The United States and Japan signed the U.S.-Japan Trade Agreement on Oct. 7. One of the Trump Administration’s most important goals was to get an early deal with Japan that would enable American farmers, ranchers, and agribusinesses to remain competitive in the face of other countries having preferential tariffs in the Japanese market. This agreement opens markets and will support expansion of U.S. food and agricultural exports, increase farm income, generate more rural economic activity, and promote job growth.
Nationwide, U.S. food and agricultural exports totaled nearly $145 billion in 2018, supporting more than one million American jobs. Global demand for these products is growing but so is competition among suppliers. When implemented by Japan, American farmers, ranchers, and agribusinesses will be able to compete on an even playing field with CP-TPP countries for many of the products that the United States exports into the Japan market.
Japan’s $5.0 trillion economy is the third largest in the world, and a trade agreement between the United States and Japan is of particular importance, since Japan is already the United States’ fourth‐largest agricultural export market.
Read remarks by President Trump at the signing of the U.S.-Japan Trade Agreement and U.S.-Japan Digital Trade Agreement.
U.S. corn exports remain dismal, but soy shipments lifted by China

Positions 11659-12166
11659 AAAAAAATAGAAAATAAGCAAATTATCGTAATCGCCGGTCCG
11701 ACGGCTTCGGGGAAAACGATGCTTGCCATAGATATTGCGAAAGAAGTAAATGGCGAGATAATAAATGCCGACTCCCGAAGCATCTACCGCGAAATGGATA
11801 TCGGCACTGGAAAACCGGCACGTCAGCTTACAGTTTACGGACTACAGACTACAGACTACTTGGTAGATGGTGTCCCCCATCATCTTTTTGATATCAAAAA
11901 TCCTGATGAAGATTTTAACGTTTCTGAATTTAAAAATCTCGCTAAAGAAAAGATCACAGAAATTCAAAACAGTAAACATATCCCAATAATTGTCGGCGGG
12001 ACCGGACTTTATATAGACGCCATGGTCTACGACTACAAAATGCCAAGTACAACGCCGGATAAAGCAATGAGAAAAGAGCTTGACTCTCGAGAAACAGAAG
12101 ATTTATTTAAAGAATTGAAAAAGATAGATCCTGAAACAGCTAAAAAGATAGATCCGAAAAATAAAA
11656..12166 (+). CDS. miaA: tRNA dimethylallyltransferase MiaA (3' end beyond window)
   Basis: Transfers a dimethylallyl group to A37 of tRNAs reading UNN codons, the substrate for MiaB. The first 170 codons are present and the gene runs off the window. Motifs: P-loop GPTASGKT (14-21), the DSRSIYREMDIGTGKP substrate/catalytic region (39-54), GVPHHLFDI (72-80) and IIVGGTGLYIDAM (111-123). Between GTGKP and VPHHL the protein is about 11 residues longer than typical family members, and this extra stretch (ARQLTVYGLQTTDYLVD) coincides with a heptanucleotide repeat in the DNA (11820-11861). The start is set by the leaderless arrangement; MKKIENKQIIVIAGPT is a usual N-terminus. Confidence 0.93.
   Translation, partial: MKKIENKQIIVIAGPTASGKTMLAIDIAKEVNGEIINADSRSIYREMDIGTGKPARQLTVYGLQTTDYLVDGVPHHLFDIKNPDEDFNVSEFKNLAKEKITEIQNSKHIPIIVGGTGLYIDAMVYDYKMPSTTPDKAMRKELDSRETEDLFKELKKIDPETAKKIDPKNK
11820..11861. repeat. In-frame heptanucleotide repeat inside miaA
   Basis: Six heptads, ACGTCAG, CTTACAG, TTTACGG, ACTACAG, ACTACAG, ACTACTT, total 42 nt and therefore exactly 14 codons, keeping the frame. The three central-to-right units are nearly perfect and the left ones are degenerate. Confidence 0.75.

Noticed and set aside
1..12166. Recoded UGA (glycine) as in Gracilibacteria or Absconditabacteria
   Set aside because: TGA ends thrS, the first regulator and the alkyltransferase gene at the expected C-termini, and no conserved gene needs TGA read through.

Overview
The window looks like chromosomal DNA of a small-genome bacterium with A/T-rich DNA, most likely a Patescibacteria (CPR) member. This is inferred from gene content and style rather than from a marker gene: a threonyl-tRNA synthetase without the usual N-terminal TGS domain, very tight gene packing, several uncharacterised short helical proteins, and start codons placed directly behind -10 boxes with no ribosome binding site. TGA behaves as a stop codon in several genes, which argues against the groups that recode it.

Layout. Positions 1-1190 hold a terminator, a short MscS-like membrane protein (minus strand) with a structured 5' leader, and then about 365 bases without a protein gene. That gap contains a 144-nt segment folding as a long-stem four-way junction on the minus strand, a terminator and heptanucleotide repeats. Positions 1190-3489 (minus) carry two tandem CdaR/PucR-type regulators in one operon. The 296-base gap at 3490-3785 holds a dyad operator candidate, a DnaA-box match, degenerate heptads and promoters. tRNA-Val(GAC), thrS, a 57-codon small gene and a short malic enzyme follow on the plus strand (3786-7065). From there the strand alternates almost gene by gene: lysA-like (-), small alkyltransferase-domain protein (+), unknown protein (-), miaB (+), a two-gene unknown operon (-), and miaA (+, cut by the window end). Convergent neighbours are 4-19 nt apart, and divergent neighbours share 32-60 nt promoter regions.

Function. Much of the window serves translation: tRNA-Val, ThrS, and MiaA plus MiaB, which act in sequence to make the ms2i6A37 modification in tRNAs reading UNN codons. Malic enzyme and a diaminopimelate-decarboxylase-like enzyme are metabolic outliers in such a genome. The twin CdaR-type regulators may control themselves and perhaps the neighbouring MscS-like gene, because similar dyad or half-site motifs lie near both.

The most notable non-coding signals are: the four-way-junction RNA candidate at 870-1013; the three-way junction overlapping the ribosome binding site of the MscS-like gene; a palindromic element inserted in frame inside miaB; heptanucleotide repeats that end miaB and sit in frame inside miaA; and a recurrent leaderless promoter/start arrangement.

U.S. soybean exporters had a record fourth quarter and corn shipments slumped to a six-year low. But overseas demand for U.S. corn is starting off the new marketing year on an even worse note, while the soybean market hopes for renewed Chinese business.
The United States exported 4.93 million tonnes of soybeans in August, a record for the month and the third consecutive monthly record, according to data published on Friday by the U.S. Census Bureau. That put shipments in the fourth quarter of 2018-19 some 19% above last year’s record for the period.
China buys more U.S. soybeans, record volume of pork ahead of trade talks
Chinese importers stepped up purchases of U.S. agricultural goods ahead of high-level trade talks in Washington, including another wave of soybean deals and the country’s record largest weekly purchase of American pork, U.S. data showed on Thursday.